Ranchera is a genre of the traditional music of Mexico originally sung by a mariachi band, with guitars and guitarrone, trumpets and violins. It dates to the years of the Mexican Revolution in the early 20th century. It later became closely associated with the mariachi groups which evolved in Jalisco. Ranchera today is also played by norteño (or Conjunto) or banda. Drawing on rural traditional folk music, ranchera developed as a symbol of a new national consciousness in reaction to the aristocratic tastes of the period. Some well-known interpreters of the genre are Jorge Negrete, Rocío Dúrcal and Vicente Fernández.
Vicente Fernández - El Rey
Merengue is a type of music and dance originating in the Dominican Republic which has become one of the most popular genres throughout Latin America and major cities in the United States. The etymology of its name is much disputed. It may derive from the French dessert meringue, but it is also likely to be related to similar West African words related to dance and music.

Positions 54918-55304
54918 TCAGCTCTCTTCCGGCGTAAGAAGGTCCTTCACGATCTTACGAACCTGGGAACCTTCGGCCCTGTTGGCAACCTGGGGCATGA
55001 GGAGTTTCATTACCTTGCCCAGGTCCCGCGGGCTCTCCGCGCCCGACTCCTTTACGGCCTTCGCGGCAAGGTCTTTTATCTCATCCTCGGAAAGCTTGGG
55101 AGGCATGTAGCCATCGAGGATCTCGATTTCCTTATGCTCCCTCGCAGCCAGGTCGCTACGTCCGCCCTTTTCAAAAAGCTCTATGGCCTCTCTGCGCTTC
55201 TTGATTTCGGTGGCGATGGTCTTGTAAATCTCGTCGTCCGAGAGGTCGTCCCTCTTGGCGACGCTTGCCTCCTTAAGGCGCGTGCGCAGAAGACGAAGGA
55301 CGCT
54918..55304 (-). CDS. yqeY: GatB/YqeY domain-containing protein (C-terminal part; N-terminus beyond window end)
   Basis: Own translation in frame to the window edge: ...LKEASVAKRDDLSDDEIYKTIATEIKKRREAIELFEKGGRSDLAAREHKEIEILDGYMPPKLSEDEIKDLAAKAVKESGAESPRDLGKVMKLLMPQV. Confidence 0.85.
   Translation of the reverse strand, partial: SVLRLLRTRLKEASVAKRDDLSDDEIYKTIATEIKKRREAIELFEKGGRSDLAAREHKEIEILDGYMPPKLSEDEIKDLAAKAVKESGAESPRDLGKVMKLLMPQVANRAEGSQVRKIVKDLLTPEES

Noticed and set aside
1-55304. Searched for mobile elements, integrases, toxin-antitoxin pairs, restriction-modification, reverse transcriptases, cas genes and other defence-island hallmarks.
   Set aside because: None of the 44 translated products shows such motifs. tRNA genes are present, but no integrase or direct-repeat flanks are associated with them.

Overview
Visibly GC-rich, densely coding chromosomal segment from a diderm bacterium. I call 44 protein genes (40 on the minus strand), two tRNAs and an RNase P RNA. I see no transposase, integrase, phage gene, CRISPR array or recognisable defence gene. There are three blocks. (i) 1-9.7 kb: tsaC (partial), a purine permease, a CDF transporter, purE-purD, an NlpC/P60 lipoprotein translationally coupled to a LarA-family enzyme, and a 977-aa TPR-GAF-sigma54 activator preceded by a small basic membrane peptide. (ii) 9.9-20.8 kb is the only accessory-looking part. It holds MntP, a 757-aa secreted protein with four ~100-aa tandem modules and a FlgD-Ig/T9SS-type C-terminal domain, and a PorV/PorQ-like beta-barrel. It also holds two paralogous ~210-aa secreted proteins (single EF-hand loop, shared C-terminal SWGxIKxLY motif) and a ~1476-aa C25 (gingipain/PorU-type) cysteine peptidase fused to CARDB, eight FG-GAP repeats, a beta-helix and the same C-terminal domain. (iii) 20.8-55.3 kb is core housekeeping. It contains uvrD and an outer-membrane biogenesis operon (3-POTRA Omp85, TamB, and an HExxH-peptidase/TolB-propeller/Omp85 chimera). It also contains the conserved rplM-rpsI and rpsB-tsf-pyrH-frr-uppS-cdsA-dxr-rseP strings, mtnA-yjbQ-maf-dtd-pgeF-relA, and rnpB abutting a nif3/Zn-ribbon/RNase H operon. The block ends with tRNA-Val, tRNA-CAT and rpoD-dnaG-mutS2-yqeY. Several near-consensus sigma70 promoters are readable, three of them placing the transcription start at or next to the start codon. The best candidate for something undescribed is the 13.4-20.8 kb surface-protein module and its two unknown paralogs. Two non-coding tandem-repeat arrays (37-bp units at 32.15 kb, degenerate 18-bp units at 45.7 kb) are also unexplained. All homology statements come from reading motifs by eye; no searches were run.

Bachata is a Latino genre of music that originated in the Dominican Republic in the early parts of the 20th century with the African descendants in the country and spread to other parts of Latin America and Mediterranean Europe. It became widely popular in the countryside and the rural neighborhoods of the Dominican Republic. Its subjects are often romantic; especially prevalent are tales of heartbreak and sadness.
Bachata - Thalia - Te perdiste mi amor
Merengue - Elvis Crespo - Suavemente
Mambo - Pérez Prado - Mambo Nº5